The ARNG continues to execute the Exportable Combat Training Capability (XCTC) which is the critical culminating company level training event.  The XCTC program is a theater immersion collective training event of combined arms training in the contemporary operating environment.  It incorporates current TTPs and theater-specific lessons learned for units conducting pre-mobilization training in preparation for deployment.  The XCTC provides a method to certify ARNG units on company-level collective training tasks and demonstrated battle staff proficiency prior to mobilization.  The XCTC incorporates the use of advanced live, virtual, and constructive training technologies (Deployable Force-on-Force Instrumented Range System that allow for full instrumentation of the training area, individual Soldiers, role players, civilians on the battlefield, and opposing forces.  By full instrumentation of the units, Soldiers, and training areas, units receive an After-Action Review (AAR) complete with two-dimensional, three-dimensional, and video playback of the actual XCTC training exercise.  This AAR allows Commanders and Soldiers to see what occurred during the training exercise from every perspective, which further enhances the training experience.
 
In FY07 the Army Reserve efforts centered on acquiring the major Live-Virtual-Constructive enablers needed to conduct major collective events (e.g., Warrior Exercises, Battle Command, Combat Support Training Centers) planned for years three and four of the ARFORGEN process.  In FY08, the effort expanded to include the TADSS support for the reserve center portion of “home station” training. 

The Army Reserve initiated an effort to create “capabilities based” reserve centers to support full spectrum operations individual-crew-squad-team training requirements.  Under this initiative, reserve centers would have Digital Training Facilities and Weapon Simulator Training Rooms.  In FY08, the Army Reserve established 53 digital training facility locations and 3 weapons simulator training rooms.  These locations do not currently have all of the enablers necessary to support training activities.  The capabilities based reserve centers include a plan to provide an array of the following enablers depending upon the training needs of the local unit populations:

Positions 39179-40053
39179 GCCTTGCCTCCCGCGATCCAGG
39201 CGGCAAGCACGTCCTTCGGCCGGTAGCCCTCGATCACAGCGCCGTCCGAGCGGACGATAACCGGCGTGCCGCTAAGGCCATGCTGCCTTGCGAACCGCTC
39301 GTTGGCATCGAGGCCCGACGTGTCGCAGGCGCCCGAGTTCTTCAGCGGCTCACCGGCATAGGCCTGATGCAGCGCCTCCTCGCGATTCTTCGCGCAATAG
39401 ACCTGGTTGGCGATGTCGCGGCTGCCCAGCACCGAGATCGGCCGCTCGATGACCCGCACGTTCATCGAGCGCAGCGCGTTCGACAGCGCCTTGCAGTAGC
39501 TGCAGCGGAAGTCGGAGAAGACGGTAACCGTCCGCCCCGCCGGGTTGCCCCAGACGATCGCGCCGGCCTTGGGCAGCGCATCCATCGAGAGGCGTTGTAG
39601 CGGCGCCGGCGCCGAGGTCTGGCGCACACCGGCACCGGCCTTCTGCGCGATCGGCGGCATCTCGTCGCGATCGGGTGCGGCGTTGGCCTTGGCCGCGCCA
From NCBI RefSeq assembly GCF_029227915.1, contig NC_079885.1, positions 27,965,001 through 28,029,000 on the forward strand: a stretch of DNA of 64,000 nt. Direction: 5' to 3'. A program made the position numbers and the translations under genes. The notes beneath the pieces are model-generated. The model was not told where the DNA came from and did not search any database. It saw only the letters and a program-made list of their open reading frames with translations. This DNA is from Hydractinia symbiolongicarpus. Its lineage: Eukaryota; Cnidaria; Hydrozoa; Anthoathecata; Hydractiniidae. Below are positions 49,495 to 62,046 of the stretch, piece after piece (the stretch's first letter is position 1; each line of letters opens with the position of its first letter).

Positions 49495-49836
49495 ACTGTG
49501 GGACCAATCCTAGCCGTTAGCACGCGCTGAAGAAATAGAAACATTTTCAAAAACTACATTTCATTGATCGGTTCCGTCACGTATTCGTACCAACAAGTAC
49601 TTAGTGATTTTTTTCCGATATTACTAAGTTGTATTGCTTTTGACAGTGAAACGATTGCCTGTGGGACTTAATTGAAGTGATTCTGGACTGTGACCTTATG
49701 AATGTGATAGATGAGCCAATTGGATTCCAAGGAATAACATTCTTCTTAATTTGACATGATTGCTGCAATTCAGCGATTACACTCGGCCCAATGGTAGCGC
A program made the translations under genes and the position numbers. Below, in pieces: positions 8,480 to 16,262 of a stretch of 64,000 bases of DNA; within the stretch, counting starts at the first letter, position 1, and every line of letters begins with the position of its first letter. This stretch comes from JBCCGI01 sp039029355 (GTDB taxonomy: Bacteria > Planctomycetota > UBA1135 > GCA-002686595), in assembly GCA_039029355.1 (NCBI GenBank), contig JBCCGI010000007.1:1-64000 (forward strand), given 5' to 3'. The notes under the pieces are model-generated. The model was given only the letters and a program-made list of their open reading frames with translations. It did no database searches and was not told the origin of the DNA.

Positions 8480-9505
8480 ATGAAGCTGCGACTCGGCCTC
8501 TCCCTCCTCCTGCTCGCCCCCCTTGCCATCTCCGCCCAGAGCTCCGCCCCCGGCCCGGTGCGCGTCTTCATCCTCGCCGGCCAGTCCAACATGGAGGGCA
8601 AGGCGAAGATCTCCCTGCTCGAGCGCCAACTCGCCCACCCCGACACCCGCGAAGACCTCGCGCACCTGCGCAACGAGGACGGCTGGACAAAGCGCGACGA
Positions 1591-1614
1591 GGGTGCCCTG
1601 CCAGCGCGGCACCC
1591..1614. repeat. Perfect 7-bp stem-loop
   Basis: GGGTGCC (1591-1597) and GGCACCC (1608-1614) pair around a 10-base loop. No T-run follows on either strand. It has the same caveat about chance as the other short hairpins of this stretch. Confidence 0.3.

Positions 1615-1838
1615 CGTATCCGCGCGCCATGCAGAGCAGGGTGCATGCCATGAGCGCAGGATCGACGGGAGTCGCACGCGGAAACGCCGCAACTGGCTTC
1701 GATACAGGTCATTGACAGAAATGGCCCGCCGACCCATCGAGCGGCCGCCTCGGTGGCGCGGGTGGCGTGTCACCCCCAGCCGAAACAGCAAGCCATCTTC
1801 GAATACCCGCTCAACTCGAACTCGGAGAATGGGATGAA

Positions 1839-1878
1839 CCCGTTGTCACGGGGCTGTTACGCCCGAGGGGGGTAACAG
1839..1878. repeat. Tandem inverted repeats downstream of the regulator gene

• LMTS
  • EST 2000
  • Virtual Simulators
  • Multi-user classrooms w/Computers (Non-Secure Internet Protocol Router Network-
  • Army Reserve Network, Training Local Area Network, Training and Doctrine Command (TRADOC) Distance Learning capable)
  • Language Lab

The Army Reserve obtained the licenses for DARWARS to be used for training in digital training facilities during FY08.  DARWARS delivers both “off-the shelf” experiential training packages as well as comprehensive enterprise solutions that focus on the needs of a particular organization.  These systems offer immersive practice environments to individuals and teams, with on-target feedback for each trainee.  DARWARS provides advanced infrastructure and tools which delivers engaging training to increase readiness. 

18.  Summary tables of unit readiness, shown for each State, (and for the Army Reserve), and drawn from the unit readiness rating system as required by Section 1121 of ANGCRRA, including the personnel readiness rating information and the equipment readiness assessment information required by that section, together with:

a.  Explanations of the information:

Readiness tables are classified.  This information is maintained by the Department of the Army, G-3 and is not captured by State. 

b. Based on the information shown in the tables, the Secretary's overall assessment of the deployability of units of the ARNG (and Army Reserve), including a discussion of personnel deficiencies and equipment shortfalls in accordance with Section 1121: